7 7. three official days where we met up with Lee & Elizabeth Hayward and Elliot 4 & Jake 1 who had transferred to the hotel the evening before. Everyone was very smart as we travelled to Harwood Veteran's Point Gardens where a wall containing over 4500 names of all those who had served at The River Plate, as well as the names of those who had served during the war in Ajax, plus those who were on the Frigate for the 1976 visit, was unveiled. A great honour for all those mentioned and I was particularly touched that my father, Joseph Collis (after whom grandson is named) who had served on the first commission, was a special inclusion as was Dennis Talbot. I was also delighted that our chairman Peter Danks appeared on the list for the Frigate even though he was an earlier commission; they had explanatory asterisks. It was my pleasure to present to the Town on behalf of the Association a bench near to the wall. The bench was later put to good use by Pokemon hunters! Nigel Masters then presented The Tubby Squires Award to the Royal Canadian Sea Cadet Corps Harwood, accepted by Lieutenant (Navy) Ross Mounsteven. Nigel had personally commissioned the award following the recent death of Vice Admiral Squires who had been the '76 Ajax Captain, The Hercules C130 was bang on time for its fly-pass. An informal picnic allowed time for all to circulate and socialise. 'Magwyers' restaurant was spelled a little too differently to Joseph's'McGuire' for even Glyn to try and get a free meal that evening but we all enjoyed the food and company that included Mayor Steve Parish, Pat Brown, Colleen Jordan and another supportive Councillor, Joanne Dies. Day 5 Saturday August 27 Today was street dedication day so down to the Town Hall to board the Town bus. First stop was a visit to Collis Lane to show Joseph his great grandfather's street that had been dedicated in 2014, before moving on to London Lane. Many of you will know Jim, HMS Exeter River Plate, as he unveiled the NMA memorial in 2014 and also helped out at this year's NMA service in April. London Lane was in the very early stages of construction so the Mayor presented Jim's street sign in the sales office, received by Dennis Talbot who read out Jim's acceptance speech. Larkinly Lane (Alf Larkin) and Masterson Lane (Nigel Masters) were next but as their streets were still fields again the presentation of street signs was also performed in that sales office. Foxtrot Lane (Mike Fox) and Coates-of-arms Lane were nearby but not yet at the sales office stage so these two signs were presented under a gazebo with Nigel Masters accepting Fred Coates' sign and reading out a message from Fred. Refreshments at the Kinsman Heritage Centre included 'special announcements', the presentation of street signs to those who are to get streets but not yet allocated. Seagrave Street, Stythinson Street (Alan Styth), Cunliffe Street and Danks Ridge Street (Peter Danks); were presented (the 'street' ending may change should the developer chose to do so). I accepted Peter's sign and read out his message. Next stop was rather special; there was already a Hunter Drive, unbeknown to Stuart 'Jock' Hunter who had crossed the bar some years ago and now grandson Lee Hayward, a serving CPO, was there to dedicate it. Lee contacted us a few weeks ago and hurriedly joined the Association and arranged for the family to visit and I think it is fair to say he and Elizabeth were bowled over by the experience, especially when friends and a large group of residents gathered to join proceedings. Last stop of the day was to dedicate an existing street, Darbyshire Court in honour of Ian Darbyshire. Again a group of residents appeared and one in particular stepped forward and asked to say a few words. Vanessa Falcon delivered a heartfelt thanks to all that served and expressed her pride at living in a street with such a close connection to HMS Ajax especially at the rather mature tree stood in her front lawn. She then invited us to take cold refreshments. For me this final act of the day epitomises the warmth and regard shown by all Ajax residents towards the HMS Ajax's crew: I was to refer to this kindliness several times in later speeches.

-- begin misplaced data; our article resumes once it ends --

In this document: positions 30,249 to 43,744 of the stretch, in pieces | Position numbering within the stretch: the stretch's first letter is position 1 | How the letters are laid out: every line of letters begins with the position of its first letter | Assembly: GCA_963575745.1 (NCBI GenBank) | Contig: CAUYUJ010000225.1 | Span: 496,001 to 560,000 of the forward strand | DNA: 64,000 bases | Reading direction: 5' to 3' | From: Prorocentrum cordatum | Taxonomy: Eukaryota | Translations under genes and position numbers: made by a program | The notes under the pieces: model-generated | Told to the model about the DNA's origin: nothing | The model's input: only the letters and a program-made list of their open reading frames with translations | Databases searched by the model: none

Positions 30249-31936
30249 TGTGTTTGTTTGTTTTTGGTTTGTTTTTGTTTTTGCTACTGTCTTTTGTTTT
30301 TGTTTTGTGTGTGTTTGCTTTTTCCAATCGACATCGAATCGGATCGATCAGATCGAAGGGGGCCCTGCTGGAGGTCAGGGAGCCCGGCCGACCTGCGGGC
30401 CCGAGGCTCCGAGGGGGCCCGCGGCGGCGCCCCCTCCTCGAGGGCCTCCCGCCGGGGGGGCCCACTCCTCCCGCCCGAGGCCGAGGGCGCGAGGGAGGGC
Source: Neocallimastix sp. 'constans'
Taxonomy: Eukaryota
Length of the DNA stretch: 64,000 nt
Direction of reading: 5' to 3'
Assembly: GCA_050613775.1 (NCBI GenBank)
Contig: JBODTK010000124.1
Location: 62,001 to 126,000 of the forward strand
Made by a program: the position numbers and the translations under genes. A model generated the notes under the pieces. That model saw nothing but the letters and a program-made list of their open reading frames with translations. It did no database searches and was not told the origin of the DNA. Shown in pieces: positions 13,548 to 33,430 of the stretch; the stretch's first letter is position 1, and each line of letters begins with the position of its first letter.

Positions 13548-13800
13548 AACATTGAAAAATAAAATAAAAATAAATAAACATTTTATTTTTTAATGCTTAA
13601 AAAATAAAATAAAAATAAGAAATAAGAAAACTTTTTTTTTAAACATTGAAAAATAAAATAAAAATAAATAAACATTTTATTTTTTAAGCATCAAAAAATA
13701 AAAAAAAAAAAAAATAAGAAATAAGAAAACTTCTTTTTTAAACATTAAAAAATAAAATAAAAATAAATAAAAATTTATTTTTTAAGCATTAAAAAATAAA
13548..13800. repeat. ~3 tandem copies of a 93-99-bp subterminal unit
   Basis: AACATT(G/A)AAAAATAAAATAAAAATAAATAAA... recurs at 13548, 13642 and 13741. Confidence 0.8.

8 8. Dennis Talbot receiving Jim London s sign from the Mayor Mike Fox receives his street sign R to L: Lee & Elizabeth Hayward with Jake; Elliot in front of tree with friends left Nigel Masters & Alf Larkin proudly pointing out their streets Alan Styth, Ian Cunliffe & Glyn Seagrave proudly show off their signs along with Peter Danks The Mayor with Ian Darbyshire Evening entertainment was in the form of a BBQ at Debbie's with son Terry cooking great tasting beef and chicken. Steve made Joseph's week by taking him in his Dodge Charger stopping off at the local classic car gathering in a nearby parking lot. Ian Darbyshire produced a bottle of Pusser's Gunpowder rum for all to have a tot and at 54.4% proof it lived up to its name! A great time was had by all and some of the lads entertained us with some sea shanties. The busy schedule was catching up on some and we drifted back to the hotel by various forms of transport.